Film

The husband-and-wife team of Charles and Ray Eames are widely regarded as America’s most important designers. Perhaps best remembered for their mid-century plywood and fiberglass furniture, the Eames Office also created a mind-bending variety of other products, from splints for wounded military during World War II, to photography, interiors, multi-media exhibits, graphics, games, films and toys. But their personal lives and influence on significant events in American life – from the development of modernism, to the rise of the computer age – has been less widely understood. Narrated by James Franco, Eames: The Architect and the Painter is the first film since their death dedicated to these creative geniuses and their work.
 

This documentary film directed by Michael Rapaport is about one of the most influential and groundbreaking musical groups in hip-hop history. Having released five gold and platinum selling albums within eight years, A Tribe Called Quest has been one of the most commercially successful and artistically significant musical groups in recent history, and regarded as iconic pioneers of hip hop. Rapaport sets out on tour with A Tribe Called Quest in 2008, when they reunited to perform sold-out concerts across the country. This film was an Official Selection of the 2011 Sundance Film Festival.

In collaboration with the Camden International Film Festival, the Farnsworth Art Museum co-presents the documentary film Unfinished Spaces. The film tells the story of three young, visionary architects who were commissioned by Fidel Castro and Che Guevara to create Cuba's National Art Schools in 1961. Dancers, musicians and artists from all over the country reveled in the beauty of the schools, but as the dream of the Revolution gave way to reality, construction was abruptly halted. Forty years later the schools are in use, but remain unfinished and decaying. Castro has invited the exiled architects back to finish their unrealized dream. Director of Education, Roger Dell, will lead a post-film conversation with directors Alysa Nahmias and Ben Murray.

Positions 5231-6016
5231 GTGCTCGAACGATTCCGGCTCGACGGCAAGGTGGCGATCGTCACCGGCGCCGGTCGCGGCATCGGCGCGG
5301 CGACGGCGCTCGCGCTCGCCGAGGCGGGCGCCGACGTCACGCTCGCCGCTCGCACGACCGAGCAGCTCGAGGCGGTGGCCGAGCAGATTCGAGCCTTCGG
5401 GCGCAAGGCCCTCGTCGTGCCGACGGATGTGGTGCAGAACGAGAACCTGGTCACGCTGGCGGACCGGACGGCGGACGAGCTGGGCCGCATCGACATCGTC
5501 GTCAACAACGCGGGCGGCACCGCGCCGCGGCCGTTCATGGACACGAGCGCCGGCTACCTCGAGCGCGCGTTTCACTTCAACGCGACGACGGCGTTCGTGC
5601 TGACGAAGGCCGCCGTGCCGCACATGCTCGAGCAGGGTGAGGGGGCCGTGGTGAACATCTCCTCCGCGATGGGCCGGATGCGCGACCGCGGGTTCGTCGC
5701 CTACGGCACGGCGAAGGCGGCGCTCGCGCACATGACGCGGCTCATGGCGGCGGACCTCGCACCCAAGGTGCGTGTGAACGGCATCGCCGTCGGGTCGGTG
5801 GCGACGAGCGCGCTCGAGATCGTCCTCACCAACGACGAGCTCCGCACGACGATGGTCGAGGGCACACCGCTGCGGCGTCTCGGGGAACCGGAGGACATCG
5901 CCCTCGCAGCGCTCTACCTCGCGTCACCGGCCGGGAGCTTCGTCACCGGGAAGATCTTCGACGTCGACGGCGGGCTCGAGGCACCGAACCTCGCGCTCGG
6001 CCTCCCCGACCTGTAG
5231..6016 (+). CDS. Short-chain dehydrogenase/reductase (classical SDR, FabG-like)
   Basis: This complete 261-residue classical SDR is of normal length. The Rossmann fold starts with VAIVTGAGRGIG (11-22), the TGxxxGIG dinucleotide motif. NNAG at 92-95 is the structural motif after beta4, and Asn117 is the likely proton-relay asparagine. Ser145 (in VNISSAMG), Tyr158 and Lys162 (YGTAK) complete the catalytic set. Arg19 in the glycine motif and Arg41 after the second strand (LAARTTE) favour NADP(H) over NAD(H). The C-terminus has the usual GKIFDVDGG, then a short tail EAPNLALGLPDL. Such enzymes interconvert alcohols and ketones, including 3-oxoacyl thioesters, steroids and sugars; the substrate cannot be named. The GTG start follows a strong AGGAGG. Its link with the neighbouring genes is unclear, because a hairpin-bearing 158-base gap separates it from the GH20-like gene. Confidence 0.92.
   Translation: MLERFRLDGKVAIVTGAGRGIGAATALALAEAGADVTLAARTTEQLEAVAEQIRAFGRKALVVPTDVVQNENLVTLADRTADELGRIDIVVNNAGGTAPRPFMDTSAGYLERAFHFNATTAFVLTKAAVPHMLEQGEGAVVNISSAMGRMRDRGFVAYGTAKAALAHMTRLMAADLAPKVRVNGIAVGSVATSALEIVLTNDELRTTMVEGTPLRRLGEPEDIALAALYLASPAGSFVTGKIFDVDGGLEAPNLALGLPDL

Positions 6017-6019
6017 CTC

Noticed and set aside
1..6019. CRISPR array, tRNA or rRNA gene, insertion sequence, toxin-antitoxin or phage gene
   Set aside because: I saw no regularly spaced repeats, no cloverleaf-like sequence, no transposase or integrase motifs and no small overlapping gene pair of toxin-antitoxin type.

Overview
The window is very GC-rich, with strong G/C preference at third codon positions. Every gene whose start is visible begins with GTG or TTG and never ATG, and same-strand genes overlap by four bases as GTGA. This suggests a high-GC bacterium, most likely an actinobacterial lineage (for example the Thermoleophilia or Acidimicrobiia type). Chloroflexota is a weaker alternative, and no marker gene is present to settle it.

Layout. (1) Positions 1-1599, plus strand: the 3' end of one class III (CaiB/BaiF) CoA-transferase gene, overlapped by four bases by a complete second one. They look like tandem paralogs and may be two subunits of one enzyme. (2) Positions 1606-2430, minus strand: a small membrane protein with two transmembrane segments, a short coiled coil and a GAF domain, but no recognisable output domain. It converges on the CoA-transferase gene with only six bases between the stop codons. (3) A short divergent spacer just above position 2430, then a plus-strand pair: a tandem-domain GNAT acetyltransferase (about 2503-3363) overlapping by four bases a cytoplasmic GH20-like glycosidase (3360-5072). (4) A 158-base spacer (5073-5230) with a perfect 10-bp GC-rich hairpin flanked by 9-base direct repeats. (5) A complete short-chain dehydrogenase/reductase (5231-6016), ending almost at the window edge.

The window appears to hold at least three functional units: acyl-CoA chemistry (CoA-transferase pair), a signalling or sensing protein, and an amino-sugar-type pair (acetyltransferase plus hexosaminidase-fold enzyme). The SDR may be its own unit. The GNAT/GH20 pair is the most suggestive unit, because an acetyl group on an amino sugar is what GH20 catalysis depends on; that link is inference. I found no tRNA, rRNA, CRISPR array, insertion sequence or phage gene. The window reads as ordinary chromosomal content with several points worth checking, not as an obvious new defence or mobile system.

El Bulli: Cooking in Progress follows three-star chef Ferran Adrià, widely considered the best, most innovative, and craziest chef in the world. “Creativity means not copying” and Adrià has made this motto of his everyday pursuits. Viewers will closely observe this quest from initial experimentation to the premiere of the finished dish. Many an ingredient is examined in a totally new way, ideas emerge, are discussed, and finally all the results, whether good or bad, are thoroughly documented on a laptop beside the cooking spoon. An elegant, detailed study of food as avant-garde art, El Bulli: Cooking in Progress is a tasty peek at some of the world’s most innovative and exciting cooking; as Adrià himself puts it, “the more bewilderment, the better!”
Johannes Vermeer died nearly 350 years ago, but his work continues to evoke inspiration and passion. Shot largely in New York (home to a third of the world's Vermeer paintings), the film also travels to Holland, France, London and Washington, introducing us to artists, writers and photographers whose lives and work have been touched by the painter from Delft.